Celebrating Jersey Pride

Our experience at the New Jersey Gay Pride event

Say “Jersey Shore,” and a few things might immediately come to mind: paying for the beach, fist-pumping, and “guidos” and “guidettes”. The word “gay” might not necessarily be the most synonymous with the Jersey Shore, but make no mistake—one of the largest queer communities on the East Coast calls this destination home, and it has hosted Jersey Pride for nearly 30 years.

And it’s the place where we fell in love.

Celebrating Jersey Pride

Having New Jersey’s annual pride celebration at Asbury Park is an obvious choice given the city’s rich queer history. Once a popular resort destination, Asbury fell upon hard times after a number of civil rights riots destroyed the city. It wasn’t until the gay community heard opportunity knocking and rebuilt the city that an upward incline began.

No matter where you find yourself in Asbury, there’s an understood feeling of inclusivity that’s amplified 10 times over during Jersey Pride. The LGBTQ population is not just a part of Asbury—they ARE Asbury.

Celebrating Jersey Pride

Our love story

We had been seeing each other for a few months by the time June of 2015 rolled in, but our honeymooning period was cut short. Our peers scrutinized us, and our relationship was a hot topic of gossip behind our backs. Family members were not even aware that we were queer. Neither of us had openly dated another woman before. To be blunt, the uncharted territory of a same-sex relationship terrified us both. Attending our first Pride together was a dream we wanted to make a reality. So, regardless of our circumstances, it was a date.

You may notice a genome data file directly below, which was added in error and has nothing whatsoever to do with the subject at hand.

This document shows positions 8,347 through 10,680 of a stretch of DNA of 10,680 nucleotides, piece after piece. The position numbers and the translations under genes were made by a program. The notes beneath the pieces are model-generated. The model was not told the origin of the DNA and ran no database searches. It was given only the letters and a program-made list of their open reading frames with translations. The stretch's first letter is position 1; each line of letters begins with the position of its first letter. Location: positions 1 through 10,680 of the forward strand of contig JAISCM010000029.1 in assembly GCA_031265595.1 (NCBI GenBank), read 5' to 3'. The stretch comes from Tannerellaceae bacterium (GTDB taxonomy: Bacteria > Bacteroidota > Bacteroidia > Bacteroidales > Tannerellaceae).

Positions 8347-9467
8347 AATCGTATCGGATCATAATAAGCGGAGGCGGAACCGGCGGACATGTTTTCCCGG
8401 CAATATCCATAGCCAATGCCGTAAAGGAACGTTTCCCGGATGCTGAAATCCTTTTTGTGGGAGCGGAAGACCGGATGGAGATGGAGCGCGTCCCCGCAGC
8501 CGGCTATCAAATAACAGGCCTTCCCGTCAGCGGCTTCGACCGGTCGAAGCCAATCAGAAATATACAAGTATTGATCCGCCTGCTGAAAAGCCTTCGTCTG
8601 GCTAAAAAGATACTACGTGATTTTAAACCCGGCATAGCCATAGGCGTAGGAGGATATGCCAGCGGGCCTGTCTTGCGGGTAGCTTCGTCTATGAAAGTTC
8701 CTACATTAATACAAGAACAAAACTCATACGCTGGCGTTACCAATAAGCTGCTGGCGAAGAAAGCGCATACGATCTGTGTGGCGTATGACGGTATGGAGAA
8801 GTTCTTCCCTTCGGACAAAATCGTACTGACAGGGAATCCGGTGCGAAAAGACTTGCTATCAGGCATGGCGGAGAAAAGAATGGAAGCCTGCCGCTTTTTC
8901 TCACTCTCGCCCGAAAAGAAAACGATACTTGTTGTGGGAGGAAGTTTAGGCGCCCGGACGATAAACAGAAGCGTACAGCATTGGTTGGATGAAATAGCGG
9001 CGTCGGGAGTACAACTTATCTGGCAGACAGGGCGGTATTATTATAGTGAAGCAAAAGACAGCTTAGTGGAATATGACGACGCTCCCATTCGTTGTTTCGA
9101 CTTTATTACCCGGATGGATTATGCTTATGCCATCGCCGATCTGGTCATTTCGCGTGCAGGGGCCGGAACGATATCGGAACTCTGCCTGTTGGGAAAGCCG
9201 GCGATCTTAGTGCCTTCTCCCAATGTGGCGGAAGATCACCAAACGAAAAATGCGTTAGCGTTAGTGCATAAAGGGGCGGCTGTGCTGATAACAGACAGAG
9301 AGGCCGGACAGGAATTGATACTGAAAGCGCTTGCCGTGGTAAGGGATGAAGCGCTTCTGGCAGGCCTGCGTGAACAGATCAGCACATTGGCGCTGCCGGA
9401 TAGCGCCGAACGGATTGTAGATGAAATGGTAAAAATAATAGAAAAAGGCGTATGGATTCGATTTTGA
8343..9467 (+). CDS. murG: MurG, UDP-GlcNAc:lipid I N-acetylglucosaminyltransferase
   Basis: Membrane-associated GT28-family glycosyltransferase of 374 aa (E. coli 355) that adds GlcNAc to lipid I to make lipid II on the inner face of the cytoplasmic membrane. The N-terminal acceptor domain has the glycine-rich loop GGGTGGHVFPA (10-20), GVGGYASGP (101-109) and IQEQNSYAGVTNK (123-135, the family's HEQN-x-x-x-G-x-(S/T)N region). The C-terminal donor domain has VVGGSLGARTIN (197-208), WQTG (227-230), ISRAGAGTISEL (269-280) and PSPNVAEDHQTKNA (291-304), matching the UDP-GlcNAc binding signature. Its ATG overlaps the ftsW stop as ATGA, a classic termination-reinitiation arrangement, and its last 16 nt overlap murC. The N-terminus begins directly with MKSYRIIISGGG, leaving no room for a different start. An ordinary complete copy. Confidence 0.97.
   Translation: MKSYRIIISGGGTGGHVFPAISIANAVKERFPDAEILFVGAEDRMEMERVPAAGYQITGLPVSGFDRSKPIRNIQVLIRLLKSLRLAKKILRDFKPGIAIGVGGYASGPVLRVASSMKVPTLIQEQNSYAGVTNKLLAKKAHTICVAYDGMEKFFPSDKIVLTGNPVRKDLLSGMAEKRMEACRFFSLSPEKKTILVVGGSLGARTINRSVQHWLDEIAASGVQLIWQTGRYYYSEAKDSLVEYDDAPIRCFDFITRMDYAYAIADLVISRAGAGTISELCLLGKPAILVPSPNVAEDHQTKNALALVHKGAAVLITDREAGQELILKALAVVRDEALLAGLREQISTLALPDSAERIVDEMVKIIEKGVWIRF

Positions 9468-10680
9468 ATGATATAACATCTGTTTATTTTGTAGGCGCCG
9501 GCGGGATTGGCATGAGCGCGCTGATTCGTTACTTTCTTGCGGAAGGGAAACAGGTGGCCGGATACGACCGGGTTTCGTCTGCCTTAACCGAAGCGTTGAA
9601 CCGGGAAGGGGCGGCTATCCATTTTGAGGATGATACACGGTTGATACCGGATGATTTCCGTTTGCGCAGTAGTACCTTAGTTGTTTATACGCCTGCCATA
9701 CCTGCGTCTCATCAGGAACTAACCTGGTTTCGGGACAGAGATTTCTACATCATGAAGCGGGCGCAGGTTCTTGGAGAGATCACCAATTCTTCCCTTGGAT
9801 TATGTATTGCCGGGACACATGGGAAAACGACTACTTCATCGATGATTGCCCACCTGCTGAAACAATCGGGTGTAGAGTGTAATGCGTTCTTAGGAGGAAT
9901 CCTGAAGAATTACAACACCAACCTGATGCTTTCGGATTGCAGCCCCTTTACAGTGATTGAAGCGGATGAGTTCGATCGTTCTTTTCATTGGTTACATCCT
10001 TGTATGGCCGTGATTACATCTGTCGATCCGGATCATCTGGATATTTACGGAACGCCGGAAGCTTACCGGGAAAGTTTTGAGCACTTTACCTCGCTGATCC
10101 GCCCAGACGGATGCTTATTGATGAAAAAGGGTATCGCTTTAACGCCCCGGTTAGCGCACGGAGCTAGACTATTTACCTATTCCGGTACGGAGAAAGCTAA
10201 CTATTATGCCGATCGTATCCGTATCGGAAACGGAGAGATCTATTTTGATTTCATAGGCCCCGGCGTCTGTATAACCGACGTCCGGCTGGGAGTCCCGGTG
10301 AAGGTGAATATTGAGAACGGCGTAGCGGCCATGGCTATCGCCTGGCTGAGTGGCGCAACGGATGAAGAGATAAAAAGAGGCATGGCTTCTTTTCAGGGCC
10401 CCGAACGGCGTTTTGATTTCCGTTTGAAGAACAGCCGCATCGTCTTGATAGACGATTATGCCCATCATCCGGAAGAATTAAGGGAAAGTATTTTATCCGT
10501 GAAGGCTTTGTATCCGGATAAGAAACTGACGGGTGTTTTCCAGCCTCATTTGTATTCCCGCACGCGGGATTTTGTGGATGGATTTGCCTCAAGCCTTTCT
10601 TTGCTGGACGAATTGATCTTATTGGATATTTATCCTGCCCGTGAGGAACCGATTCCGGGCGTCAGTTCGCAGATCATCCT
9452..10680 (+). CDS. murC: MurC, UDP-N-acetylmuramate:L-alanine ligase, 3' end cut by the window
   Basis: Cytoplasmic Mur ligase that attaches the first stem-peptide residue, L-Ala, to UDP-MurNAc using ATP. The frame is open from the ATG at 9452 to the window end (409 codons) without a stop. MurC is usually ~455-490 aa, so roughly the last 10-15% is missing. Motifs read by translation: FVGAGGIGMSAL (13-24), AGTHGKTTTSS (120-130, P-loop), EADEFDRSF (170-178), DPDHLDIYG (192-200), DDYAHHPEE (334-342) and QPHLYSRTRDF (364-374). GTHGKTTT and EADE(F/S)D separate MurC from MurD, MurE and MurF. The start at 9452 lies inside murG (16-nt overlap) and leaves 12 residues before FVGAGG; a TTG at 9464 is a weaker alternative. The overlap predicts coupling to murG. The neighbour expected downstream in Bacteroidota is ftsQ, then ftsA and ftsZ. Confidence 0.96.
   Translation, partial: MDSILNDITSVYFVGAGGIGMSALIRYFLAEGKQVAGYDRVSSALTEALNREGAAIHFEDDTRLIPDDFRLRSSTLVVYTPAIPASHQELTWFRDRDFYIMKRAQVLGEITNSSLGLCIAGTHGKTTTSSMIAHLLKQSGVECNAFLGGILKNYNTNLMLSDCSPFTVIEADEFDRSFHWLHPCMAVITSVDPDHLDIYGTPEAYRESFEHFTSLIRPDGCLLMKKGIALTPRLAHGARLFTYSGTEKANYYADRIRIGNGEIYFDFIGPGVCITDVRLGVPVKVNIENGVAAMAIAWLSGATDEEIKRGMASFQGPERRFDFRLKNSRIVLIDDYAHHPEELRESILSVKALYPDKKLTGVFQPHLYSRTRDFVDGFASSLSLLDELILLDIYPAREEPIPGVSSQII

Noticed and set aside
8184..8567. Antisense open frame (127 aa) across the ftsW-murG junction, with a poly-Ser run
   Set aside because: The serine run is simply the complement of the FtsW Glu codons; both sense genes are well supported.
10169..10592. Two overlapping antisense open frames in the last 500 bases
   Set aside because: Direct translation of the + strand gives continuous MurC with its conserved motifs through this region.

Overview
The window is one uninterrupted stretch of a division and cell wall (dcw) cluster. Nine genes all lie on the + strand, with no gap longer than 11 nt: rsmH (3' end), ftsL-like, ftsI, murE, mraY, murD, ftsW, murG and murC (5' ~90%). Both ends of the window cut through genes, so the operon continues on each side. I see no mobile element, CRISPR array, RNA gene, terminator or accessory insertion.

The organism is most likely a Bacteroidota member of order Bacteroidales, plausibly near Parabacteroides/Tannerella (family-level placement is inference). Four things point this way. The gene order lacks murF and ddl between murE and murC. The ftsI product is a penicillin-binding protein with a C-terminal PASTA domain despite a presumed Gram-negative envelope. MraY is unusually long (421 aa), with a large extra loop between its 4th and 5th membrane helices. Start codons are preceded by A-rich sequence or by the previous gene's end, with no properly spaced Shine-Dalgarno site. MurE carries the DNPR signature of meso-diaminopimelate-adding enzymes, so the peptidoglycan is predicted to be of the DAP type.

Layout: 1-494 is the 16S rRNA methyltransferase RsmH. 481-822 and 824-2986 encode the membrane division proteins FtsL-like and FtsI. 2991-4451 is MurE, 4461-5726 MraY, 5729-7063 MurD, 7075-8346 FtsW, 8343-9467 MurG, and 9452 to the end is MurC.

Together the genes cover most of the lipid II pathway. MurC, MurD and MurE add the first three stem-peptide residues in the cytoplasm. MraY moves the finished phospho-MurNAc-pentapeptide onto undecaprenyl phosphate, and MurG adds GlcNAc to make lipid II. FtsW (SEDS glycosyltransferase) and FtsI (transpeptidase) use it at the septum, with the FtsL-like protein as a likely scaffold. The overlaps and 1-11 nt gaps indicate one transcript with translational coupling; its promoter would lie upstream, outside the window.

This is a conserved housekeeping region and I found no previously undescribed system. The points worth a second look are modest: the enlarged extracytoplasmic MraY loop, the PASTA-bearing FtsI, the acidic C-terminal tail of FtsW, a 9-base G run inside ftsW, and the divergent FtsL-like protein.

On that first Sunday of June, we were like children who could not sleep the night before Christmas, donned in literally our gayest apparel. We parked by the Empress Hotel with our small group of trusted friends. After taking a moment to breathe, we rallied up our confidence and headed toward Town Hall hand in hand.

Celebrating Jersey Pride

Let the parade begin

We lined up along Cookman Avenue, immersed in a glittering sea of diverse onlookers. From drag queens to supportive parents, group after group sashayed down the street showcasing their pride. We had always treasured the rainbow flags displayed in every shop and restaurant window along the street, and that day they served as the best backdrop to the parade.

Never before had we witnessed such a celebration of life and love, surrounded by people of similar circumstances. Any fear or doubt we had as queer women was quite literally out of the closet parading in front of us in broad daylight. Before long, the rainbow procession culminated at Sunset Park where the rest of the festivities were to begin. And, truly, there was gold waiting for us at the end of this rainbow.

Celebrating Jersey Pride

Celebrating with our community